Big Developers Split On NHT Opting Out Of Low-Income Market
Housing developers Gore Developments Limited and WIHCON seem to be on opposite sides of the fence regarding the suggestion by Caribbean Policy Research Institute that the National Housing Trust (NHT) relinquish its role as developer to the private sector.
Gore Developments chairman Phillip Gore sees the recommendation as feasible, conditional on other sectoral issues being addressed, while WIHCON contends that providing homes for low-income earners, a chief subset of the market the CaPRI report singled out, may not be so easy to achieve.
The developers are two of the largest operating locally. Gore Developments, however, has concentrated, in recent years on the mid-range market with units priced below $10 million, while WIHCON traditionally targets upwardly mobile young professionals with its units priced above $15 million.
A new study released publicly by CaPRI on May 9, concluded that the NHT “crowds out private investment in the housing market”, reduces the number of suppliers, and dampens competition in the housing market.
Economist Damien King and co-executive director of the think tank said “a gradual withdrawal of the NHT from the direct construction of houses will facilitate competition, forcing suppliers to become efficient”.
For King, the poorer contributors, who he described as subsidising housing for the wealthy, since they, more than likely, will never qualify for a home under the NHT’s criteria, would benefit from increased private participation. His assumption is that developers will be incentivised by the sheer size of the demand, to meet the housing needs of that market segment.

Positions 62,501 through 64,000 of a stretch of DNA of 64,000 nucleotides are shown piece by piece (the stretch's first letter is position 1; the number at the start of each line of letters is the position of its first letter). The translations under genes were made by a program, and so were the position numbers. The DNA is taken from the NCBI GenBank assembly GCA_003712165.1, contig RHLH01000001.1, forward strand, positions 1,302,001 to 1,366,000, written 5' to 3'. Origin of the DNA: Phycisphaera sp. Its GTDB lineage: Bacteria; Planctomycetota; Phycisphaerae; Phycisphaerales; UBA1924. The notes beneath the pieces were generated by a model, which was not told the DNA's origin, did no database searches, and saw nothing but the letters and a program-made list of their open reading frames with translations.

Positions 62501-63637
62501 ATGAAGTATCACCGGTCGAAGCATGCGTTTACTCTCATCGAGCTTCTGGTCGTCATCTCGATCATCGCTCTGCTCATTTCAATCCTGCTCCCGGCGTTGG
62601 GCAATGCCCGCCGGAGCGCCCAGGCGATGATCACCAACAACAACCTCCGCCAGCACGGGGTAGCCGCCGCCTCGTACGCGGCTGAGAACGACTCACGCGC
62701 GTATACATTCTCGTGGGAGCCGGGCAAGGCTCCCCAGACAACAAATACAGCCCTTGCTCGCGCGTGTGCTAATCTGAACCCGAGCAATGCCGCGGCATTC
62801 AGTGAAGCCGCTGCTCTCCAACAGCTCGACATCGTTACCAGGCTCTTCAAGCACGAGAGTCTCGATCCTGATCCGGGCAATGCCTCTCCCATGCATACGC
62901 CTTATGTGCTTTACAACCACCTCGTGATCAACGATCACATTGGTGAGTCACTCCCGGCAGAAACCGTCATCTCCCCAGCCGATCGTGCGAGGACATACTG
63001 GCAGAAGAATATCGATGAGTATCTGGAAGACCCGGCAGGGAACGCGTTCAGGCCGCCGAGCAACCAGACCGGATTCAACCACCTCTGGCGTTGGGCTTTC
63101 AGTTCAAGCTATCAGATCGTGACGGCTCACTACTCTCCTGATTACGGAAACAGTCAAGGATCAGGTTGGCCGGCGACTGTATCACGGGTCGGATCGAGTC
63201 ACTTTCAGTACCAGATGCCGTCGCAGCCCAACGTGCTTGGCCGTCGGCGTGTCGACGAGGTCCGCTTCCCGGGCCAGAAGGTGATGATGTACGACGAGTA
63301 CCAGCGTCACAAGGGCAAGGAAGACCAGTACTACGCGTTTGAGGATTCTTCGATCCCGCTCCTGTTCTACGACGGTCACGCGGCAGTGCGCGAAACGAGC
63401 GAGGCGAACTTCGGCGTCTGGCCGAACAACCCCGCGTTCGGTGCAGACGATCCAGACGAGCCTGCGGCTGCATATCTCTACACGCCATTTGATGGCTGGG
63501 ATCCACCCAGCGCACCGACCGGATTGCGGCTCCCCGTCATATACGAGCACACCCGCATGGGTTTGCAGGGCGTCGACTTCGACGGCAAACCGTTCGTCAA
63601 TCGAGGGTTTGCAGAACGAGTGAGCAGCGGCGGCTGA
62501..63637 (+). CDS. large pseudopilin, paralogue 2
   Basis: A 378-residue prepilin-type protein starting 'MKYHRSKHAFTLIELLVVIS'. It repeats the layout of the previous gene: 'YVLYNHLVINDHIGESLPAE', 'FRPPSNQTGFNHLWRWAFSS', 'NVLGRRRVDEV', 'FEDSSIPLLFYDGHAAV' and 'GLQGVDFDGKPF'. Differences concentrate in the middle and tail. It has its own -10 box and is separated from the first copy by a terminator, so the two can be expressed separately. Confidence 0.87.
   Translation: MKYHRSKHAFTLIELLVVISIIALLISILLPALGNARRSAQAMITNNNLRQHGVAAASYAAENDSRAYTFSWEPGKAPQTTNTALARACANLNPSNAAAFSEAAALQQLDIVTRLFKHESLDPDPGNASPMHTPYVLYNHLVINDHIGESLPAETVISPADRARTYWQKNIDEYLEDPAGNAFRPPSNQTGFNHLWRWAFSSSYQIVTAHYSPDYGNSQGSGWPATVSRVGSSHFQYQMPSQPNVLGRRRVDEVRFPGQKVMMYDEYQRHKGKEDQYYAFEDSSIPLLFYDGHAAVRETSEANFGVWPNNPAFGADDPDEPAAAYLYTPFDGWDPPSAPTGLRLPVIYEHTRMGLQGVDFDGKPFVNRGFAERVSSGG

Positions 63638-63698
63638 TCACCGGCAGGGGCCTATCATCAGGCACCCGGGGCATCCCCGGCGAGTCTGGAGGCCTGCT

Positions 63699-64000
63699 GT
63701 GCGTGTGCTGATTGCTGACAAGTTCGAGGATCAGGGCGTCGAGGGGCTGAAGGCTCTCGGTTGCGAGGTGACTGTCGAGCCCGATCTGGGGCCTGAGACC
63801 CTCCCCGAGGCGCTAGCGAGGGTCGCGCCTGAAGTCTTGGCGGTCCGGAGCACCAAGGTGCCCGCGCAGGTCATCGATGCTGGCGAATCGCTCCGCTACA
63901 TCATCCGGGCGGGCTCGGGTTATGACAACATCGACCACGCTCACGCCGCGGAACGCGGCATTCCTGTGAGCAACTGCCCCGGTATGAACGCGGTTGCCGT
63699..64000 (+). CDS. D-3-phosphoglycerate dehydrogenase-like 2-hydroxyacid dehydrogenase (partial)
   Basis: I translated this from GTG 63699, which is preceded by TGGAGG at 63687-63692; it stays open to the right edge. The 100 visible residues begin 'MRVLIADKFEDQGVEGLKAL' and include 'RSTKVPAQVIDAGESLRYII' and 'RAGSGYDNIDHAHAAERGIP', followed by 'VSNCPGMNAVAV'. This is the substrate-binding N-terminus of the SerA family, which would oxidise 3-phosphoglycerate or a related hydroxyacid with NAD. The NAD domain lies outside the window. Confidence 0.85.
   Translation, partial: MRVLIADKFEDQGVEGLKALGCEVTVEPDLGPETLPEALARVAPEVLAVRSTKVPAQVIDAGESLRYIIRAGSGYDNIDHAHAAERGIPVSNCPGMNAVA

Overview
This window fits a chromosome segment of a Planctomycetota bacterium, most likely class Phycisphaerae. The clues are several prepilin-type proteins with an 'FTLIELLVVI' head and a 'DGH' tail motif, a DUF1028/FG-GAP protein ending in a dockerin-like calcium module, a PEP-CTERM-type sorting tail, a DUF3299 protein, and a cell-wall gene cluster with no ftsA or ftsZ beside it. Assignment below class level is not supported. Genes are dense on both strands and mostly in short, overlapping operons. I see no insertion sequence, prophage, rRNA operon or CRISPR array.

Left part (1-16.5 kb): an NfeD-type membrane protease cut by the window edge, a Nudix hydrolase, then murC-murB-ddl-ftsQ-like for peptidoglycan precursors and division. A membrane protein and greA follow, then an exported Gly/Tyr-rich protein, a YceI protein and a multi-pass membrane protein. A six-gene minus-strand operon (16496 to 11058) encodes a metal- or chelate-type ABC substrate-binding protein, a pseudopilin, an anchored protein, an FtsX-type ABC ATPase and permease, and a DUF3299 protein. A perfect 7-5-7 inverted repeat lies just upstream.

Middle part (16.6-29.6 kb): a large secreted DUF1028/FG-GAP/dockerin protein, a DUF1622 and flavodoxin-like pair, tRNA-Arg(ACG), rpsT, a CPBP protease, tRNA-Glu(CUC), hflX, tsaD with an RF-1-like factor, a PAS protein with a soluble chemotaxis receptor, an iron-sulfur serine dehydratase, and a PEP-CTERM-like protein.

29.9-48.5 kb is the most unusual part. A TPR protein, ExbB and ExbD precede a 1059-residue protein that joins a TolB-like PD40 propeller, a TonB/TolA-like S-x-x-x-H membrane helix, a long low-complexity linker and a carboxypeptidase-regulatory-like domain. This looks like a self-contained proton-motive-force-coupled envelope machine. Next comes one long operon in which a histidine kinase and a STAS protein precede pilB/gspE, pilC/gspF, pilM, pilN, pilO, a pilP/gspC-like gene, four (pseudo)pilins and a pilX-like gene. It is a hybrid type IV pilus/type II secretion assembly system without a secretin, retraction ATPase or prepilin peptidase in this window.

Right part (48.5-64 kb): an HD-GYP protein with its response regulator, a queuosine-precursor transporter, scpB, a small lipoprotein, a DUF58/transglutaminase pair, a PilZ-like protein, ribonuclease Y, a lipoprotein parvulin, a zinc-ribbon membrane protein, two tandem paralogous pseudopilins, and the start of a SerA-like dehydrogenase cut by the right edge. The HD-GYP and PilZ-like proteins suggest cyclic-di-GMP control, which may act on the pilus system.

But while Phillip Gore agrees that the private sector can supply the type and number of homes needed by the various segments of the market, CEO of WIHCON Delroy Alcott disagrees, saying affordability remains a key factor.
“It is not fully true,” Alcott said. “In a perfect world, developers should deliver and will deliver where there is profit to be made. But one will need to have in place something for those people who can’t afford it.
He said, given infrastructural costs such as sewage, water, and roads, which must be built into developments, private developers could not price houses at the level affordable to the lower income earners, in particular.
“There are a whole lot of things associated with housing, because we don’t have our country properly zoned and planned with the requisite infrastructure. So, the house can’t come out at the price the poor people can afford – those issues have to be dealt with first,” Alcott said.
However, for Gore, King’s recommendation is right on the money.
“The NHT should not be involved in developing any type of housing projects and should concentrate on providing mortgage financing to purchasers of projects which are developed and built by the private sector,” the Gore Developments chairman said via email.
He said Gore Developments could serve the lower income bracket, if it has access to the same benefits as NHT.
Referencing the NHT’s expanded First Step programme, which will see the Trust delivering starter/shell units priced at $2.7 million in Bourkesfield Meadows, St Catherine, Gore said he is “confident as private developers that we can match this price, provided that we are offered the same advantages that the NHT enjoys to arrive at this price”.
“Additionally, we believe that we will be more efficient in providing these units on time and within budget without any risk to the NHT,” he said.
Gore also proposed that NHT extend its mortgage loan terms from the current 30 years to 40-50 years, saying it “would allow the minimum wage contributor access to a starter home priced at $2.7 million to $3.3 million with very little increase in the monthly mortgage payment”.
Gore Developments, which itself will break ground shortly for a starter home project in Old Harbour, suggested the NHT provide its’ contributors “who wish to purchase more than a starter home, the option of their accumulated credit being applied to the selling price of that unit which would bring the net amount on mortgages to a more affordable level”.
Alcott says that if the private players can only deliver low-income homes if they get the same incentives as the NHT, “then the NHT could well continue to produce it”.